About 18 months ago we were at a wedding fair when a lady in her 80s, who was wandering around with her granddaughter, came over and had a look at the tents.
She told me she wished she was getting married in these times, rather than 60+ years ago, when she had.
When I asked her why, she simply explained that when she had married, the done thing was to go to the local church, have a traditional service, and go next door to the church hall for the reception. These days there is so much choice.
And she’s right. I simultaneously adore and hate weddings (don’t judge me – there’s a darned good reason!). I am not married. I would very much like to be, but there’s one of us in our house who agrees with it. And one who doesn’t see the point. And the trouble is it’s not the sort of thing you can reach a compromise on, 6 months on, 6 months off….
So, I’ve planned my wedding. About 200 times over.
As a hopeless romantic, I love them. I love the personal touches, I love the corny speeches, and I really love the really clever speeches, I love the music, I love the food. Canapés are genuinely the best thing EVER invented. I LOVE the love in the room. I love the happiness, I love the flowers, the hope, the dreams, and the future.
(I did say hopeless romantic at the start…. )
I also hate them! In the event I ever get married I’m not sure I’m would be able to choose how or what to have at my wedding. Why? Because there hasn’t been one wedding (where we have supplied the bell tents) where I haven’t walked away thinking I loved that bit or I would love that for our day’.
And that’s before we talk wedding blogs on Facebook or the lost hours on Pinterest….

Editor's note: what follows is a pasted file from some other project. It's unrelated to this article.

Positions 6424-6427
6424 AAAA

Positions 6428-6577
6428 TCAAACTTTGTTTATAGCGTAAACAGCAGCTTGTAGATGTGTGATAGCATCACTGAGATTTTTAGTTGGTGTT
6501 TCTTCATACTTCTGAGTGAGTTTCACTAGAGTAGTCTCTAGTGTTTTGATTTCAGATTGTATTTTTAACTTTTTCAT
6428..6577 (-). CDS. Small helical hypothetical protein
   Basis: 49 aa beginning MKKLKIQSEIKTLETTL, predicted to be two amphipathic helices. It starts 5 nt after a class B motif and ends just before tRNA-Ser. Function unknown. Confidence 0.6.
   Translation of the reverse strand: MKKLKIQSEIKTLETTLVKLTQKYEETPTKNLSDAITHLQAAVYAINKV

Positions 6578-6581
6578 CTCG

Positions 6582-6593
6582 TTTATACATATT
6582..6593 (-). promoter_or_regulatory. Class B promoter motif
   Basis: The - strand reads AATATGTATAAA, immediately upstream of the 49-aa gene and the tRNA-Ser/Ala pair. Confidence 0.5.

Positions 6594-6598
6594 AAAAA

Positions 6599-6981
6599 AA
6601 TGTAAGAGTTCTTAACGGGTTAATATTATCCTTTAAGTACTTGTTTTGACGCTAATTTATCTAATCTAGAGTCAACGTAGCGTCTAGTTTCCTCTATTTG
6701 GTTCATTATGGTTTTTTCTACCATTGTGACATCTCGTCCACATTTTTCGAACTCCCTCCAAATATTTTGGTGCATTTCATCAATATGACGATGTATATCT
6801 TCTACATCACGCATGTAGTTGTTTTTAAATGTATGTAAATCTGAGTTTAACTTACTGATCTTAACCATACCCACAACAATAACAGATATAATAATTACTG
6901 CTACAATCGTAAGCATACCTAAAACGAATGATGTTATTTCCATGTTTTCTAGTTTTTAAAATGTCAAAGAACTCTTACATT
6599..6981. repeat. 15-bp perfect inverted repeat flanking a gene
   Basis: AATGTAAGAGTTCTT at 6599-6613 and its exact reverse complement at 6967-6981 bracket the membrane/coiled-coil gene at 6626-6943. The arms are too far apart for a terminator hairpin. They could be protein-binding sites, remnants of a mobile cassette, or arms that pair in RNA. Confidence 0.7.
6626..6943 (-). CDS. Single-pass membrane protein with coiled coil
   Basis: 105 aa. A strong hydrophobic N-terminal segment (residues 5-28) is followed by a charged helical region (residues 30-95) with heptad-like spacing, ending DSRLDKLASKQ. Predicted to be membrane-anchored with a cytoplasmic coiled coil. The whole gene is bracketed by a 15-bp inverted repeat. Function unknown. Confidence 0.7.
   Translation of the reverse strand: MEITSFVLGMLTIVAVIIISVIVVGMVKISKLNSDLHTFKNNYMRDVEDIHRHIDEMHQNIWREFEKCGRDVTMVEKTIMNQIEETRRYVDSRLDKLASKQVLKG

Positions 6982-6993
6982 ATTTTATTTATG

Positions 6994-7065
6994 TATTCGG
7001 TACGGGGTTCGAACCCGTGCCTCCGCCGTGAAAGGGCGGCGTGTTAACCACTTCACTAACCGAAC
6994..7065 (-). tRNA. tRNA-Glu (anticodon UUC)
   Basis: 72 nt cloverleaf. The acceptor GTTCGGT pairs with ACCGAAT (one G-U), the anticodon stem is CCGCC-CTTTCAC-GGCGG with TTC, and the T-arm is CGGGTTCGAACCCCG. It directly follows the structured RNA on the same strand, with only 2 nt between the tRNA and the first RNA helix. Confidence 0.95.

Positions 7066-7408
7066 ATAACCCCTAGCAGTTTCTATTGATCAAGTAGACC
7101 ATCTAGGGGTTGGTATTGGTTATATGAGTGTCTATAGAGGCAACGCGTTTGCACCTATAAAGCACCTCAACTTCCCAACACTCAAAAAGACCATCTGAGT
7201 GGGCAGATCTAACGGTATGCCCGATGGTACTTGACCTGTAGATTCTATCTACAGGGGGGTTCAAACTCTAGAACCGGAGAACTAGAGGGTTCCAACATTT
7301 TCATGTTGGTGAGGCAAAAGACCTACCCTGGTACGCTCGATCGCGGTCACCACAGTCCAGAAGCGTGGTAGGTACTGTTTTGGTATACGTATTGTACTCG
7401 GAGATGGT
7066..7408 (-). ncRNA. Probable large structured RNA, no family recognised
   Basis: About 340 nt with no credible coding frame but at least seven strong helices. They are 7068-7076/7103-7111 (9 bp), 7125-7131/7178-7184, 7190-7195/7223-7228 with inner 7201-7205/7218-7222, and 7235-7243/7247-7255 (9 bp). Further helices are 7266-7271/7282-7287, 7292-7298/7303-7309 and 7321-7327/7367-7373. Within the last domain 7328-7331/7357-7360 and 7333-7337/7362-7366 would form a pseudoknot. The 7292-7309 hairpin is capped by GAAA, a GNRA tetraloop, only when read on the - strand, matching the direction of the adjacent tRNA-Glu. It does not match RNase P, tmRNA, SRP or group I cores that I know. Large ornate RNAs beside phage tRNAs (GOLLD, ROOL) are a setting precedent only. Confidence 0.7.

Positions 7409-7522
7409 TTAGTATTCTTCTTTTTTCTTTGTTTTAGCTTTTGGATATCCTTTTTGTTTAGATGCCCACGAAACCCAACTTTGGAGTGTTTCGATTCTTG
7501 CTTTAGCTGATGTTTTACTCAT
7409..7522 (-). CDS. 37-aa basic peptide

Also I’m not religious. I do think faith must offer a lot of people comfort and support, and they should be free to enjoy and embrace it. It’s just not for me. So I’m unlikely to get married in a church. That is unless the church in Portsmouth with no roof is happy to marry a not too religious person on Christmas Eve in the snow (wedding idea no. 67 for anybody who is interested).
Wedding idea no. 1 being a lush green meadow. With trees and wildflowers, guests relaxing on picnic blankets in the shade. Music and sunshine while happy staff in shorts and flip flops wander around serving drinks and lots of canapés. 🙂
Which of course raises all sorts of questions about how you do things when you have a dream venue in mind, but you can’t get married there.
So this is going to sound a bit stupid as we’ve done umpteen weddings over the last three years, at a lot of venues where you can’t do legal bit.
I knew these couples were getting legally married elsewhere first. I knew they were then having a ‘fake wedding’ at their chosen venue but I didn’t really think about who was doing it. Who was marrying them.
So those words….. A fake wedding.
No. It’s. Not.
A wedding is about standing up in front of all the people who love you, and who you love. It’s about saying this is the person I want to spend the rest of my life with. This is the person I may raise a family with. I’ll share a home with them. I may own a property with that person. I may even share my goldfish with them.
I will argue with this person. They’ll see me when I’m ill and haven’t washed in three days. In fact, they have seen me like this already, and they’ve still turned up today. We will go through shit together.
There may well be days where we’re not even sure we like each other. But we will try. And knowing that it won’t always be rosy, and that some days it will suck is ok. We’re ok with that.